Its role in euro zone bailouts has been criticised in a new report
The role of the European Central Bank (ECB) in recent eurozone bailouts has been criticised in a new report from anti-corruption NGO Transparency International.
The ECB is mandated to use its powers to ensure price stability with a target inflation rate of 2%. This report believes that it has pushed its rights to intervene to a "breaking point" during bailouts in the wake of the 2008 financial crisis.
The bank co-operated with the review which reports that in its opinion, "The ECB’s accountability framework is not appropriate for the far-reaching political decisions taken by the governing council."
It argues that the bank was granted "an extraordinary degree of latitude" when wading in to take on financial crises in Ireland, Portugal, and Greece.
Transparency International recommends that the ECB should withdraw from the 'troika' and no longer take part in monitoring these bailouts.
It highlights episodes when "secret" letters were sent to leaders to influence policy decisions.
This included when a, "2011 letter to the Irish Finance Minister threatened to end ELA if Ireland did not submit to a bailout programme, which brought intrusive reform conditionality and goes far beyond the ECB’s narrow mandate." The document triggered the Irish Government's formal bailout request.
The report is particularly critical of its dealing with the Greek crisis.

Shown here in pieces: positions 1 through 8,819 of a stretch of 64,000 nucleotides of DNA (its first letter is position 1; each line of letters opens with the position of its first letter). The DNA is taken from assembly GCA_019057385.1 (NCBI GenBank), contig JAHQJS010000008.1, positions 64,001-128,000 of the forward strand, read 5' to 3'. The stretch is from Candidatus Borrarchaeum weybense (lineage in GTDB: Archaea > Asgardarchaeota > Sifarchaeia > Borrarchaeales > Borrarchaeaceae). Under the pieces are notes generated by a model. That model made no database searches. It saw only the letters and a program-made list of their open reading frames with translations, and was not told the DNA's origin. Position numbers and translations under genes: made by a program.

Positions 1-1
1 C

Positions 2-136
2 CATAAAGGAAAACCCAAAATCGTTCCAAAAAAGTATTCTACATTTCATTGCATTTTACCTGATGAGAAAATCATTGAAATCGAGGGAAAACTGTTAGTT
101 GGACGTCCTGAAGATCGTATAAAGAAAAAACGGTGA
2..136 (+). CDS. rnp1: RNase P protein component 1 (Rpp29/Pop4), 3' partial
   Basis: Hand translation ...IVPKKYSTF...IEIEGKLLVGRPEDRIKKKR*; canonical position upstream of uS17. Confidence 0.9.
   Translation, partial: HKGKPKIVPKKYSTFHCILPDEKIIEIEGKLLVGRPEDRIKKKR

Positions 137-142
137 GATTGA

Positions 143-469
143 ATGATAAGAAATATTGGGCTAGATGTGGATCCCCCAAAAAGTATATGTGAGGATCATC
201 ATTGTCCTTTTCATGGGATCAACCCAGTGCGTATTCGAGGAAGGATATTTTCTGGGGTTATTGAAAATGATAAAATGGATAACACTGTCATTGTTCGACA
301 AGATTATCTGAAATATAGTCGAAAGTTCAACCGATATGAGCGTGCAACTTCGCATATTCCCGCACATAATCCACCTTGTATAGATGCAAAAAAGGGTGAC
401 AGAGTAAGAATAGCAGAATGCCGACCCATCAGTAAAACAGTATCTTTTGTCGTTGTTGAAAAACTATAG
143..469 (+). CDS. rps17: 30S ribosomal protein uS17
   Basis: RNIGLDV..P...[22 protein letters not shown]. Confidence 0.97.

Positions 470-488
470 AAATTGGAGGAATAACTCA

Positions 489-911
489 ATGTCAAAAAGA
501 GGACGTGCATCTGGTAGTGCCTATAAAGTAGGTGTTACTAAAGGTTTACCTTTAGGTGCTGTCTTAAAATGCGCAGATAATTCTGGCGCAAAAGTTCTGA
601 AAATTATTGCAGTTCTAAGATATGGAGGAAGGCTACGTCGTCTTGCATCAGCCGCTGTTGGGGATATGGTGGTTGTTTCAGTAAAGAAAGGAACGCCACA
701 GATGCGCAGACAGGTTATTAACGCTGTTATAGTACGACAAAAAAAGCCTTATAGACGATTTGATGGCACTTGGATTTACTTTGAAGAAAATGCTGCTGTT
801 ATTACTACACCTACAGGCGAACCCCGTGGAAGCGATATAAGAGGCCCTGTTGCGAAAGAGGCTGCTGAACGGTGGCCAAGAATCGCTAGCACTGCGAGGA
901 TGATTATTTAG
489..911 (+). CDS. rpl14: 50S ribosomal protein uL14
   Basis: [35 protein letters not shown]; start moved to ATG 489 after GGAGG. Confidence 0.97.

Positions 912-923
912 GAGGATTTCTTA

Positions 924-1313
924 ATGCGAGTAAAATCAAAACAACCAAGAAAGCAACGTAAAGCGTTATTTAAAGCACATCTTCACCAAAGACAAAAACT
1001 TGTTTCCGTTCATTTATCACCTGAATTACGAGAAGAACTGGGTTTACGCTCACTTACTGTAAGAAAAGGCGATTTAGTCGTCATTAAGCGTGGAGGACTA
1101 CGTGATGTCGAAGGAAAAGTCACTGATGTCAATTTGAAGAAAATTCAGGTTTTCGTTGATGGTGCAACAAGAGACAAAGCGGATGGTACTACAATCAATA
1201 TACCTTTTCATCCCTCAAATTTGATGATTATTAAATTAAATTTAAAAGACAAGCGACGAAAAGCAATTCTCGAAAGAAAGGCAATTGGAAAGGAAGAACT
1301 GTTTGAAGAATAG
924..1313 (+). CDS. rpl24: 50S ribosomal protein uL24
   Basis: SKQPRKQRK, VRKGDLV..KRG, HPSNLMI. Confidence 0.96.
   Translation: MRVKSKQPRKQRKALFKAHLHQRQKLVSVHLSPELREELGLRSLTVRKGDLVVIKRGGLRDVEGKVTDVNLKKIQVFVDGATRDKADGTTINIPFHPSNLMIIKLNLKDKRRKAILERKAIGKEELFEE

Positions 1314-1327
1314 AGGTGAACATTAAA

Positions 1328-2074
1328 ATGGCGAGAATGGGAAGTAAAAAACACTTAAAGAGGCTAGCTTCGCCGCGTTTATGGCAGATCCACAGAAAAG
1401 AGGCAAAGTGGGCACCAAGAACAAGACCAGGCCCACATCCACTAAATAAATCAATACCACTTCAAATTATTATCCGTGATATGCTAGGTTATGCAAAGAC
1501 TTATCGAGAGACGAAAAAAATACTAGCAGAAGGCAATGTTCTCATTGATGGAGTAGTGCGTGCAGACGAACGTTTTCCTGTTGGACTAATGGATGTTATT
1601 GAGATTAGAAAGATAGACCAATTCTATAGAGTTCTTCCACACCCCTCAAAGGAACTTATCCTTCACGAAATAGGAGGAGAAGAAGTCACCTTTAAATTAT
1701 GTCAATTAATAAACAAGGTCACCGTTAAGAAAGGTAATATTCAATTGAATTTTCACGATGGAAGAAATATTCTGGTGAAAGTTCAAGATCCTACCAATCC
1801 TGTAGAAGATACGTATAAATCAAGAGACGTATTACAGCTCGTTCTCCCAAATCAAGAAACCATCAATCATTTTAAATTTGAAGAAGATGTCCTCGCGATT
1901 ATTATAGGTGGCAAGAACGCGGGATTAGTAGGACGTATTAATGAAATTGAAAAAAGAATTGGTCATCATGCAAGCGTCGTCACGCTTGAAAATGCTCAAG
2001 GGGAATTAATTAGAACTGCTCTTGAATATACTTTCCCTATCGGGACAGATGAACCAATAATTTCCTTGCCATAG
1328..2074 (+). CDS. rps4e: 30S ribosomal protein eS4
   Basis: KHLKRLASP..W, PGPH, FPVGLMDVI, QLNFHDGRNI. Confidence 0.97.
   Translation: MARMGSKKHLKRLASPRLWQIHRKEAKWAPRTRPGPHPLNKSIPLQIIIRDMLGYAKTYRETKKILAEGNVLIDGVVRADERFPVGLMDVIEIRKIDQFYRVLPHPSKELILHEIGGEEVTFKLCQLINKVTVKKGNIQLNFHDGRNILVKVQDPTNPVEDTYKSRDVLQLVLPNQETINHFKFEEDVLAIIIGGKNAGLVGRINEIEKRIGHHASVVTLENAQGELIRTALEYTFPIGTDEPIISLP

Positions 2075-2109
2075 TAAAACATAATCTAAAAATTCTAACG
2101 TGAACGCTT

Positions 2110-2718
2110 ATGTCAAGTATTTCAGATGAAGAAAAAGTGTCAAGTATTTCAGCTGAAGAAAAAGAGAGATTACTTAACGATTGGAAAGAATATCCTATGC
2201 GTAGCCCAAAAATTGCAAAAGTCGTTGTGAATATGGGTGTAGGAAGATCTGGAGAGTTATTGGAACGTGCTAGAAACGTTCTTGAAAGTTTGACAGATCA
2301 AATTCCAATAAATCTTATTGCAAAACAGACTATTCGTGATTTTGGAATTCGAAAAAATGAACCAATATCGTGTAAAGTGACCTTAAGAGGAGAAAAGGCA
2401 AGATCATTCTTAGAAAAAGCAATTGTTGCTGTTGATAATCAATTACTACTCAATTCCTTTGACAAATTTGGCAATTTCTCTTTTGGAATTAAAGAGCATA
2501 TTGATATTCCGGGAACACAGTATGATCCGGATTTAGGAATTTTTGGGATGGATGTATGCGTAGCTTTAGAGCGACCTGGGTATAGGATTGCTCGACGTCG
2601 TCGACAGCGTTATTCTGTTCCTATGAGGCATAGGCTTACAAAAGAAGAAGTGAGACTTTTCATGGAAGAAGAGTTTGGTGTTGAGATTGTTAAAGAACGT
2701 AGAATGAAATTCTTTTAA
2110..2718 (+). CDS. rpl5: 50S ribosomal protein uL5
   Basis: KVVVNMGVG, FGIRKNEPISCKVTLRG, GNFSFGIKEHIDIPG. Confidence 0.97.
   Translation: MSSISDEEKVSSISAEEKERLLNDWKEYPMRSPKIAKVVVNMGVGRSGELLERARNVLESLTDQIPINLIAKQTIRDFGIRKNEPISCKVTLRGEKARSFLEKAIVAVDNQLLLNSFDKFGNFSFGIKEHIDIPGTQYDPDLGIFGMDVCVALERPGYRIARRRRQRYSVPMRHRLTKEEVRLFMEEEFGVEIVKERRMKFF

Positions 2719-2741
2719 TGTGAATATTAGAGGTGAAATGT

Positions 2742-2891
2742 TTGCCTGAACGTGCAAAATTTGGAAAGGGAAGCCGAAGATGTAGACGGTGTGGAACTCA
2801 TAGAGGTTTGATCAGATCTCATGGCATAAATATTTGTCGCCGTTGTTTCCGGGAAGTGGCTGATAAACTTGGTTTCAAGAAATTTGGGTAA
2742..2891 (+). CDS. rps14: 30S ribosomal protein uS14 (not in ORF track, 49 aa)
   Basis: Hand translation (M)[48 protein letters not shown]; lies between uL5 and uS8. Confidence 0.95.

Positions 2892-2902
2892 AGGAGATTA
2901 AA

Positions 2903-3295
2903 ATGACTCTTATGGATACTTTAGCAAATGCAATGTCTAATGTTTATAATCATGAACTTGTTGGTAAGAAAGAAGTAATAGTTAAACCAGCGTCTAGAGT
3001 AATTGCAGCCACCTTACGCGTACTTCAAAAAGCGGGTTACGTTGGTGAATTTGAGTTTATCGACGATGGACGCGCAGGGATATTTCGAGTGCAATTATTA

"The ECB's discretionary powers allowed it to put pressure on Greek banks while negotiating bailout reforms with the Greek government as part of the Troika of international creditors," it notes.
"Similar dynamics could play out in the upcoming negotiations with Greece, and with the current recapitalisation of Italian lender Monte dei Paschi di Siena, which threaten the euro zone’s current fragile stability," it continued.
The report concluded that the ECB needs greater supervision and more transparency to make sure it does not take actions which go beyond its mandate and to improve public confidence in the institution.
ECB President Mario Draghi welcomed the report and its recommendations.
"It is the duty of European institutions to further strengthen their legitimacy both by reinforcing their democratic accountability and by showing that they meet the objectives they’ve been entrusted with," he commented.
The bank added that some of these changes "have already been implemented, such as publishing decisions, opinions and recommendations as well as providing information on meetings with industry representatives."